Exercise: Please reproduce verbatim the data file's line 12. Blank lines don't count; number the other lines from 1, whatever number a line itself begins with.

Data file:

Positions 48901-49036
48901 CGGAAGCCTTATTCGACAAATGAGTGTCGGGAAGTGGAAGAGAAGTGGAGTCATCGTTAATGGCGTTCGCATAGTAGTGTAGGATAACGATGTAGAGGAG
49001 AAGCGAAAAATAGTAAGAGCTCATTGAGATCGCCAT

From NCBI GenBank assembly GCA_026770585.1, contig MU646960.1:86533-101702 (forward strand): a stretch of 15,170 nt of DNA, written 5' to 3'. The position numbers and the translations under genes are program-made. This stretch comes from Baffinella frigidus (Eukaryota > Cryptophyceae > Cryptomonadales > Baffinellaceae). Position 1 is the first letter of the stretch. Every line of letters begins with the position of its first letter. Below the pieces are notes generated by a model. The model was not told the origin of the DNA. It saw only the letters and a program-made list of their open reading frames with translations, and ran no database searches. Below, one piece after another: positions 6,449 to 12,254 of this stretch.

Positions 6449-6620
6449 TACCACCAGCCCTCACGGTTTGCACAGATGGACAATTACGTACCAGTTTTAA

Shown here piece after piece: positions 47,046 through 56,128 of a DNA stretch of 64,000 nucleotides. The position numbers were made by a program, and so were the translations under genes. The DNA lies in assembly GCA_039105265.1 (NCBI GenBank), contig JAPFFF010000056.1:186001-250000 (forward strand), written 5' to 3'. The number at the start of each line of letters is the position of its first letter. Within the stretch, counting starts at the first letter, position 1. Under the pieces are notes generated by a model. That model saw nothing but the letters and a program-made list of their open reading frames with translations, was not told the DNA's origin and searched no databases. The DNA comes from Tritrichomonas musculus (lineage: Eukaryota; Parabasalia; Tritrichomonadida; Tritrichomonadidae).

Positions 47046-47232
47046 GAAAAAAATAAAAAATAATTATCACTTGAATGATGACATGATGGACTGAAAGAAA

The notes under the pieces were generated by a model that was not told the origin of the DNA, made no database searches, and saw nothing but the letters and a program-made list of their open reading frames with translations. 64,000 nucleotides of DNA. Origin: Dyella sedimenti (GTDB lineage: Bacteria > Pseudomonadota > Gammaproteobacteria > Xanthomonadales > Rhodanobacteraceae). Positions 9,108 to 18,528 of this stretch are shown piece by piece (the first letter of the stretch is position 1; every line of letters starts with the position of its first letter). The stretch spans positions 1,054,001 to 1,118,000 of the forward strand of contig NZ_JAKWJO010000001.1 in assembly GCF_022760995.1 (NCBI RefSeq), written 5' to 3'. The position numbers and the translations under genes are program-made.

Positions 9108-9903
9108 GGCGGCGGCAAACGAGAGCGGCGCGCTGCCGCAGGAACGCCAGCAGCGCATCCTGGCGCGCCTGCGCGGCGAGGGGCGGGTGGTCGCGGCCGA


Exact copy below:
9108 GGCGGCGGCAAACGAGAGCGGCGCGCTGCCGCAGGAACGCCAGCAGCGCATCCTGGCGCGCCTGCGCGGCGAGGGGCGGGTGGTCGCGGCCGA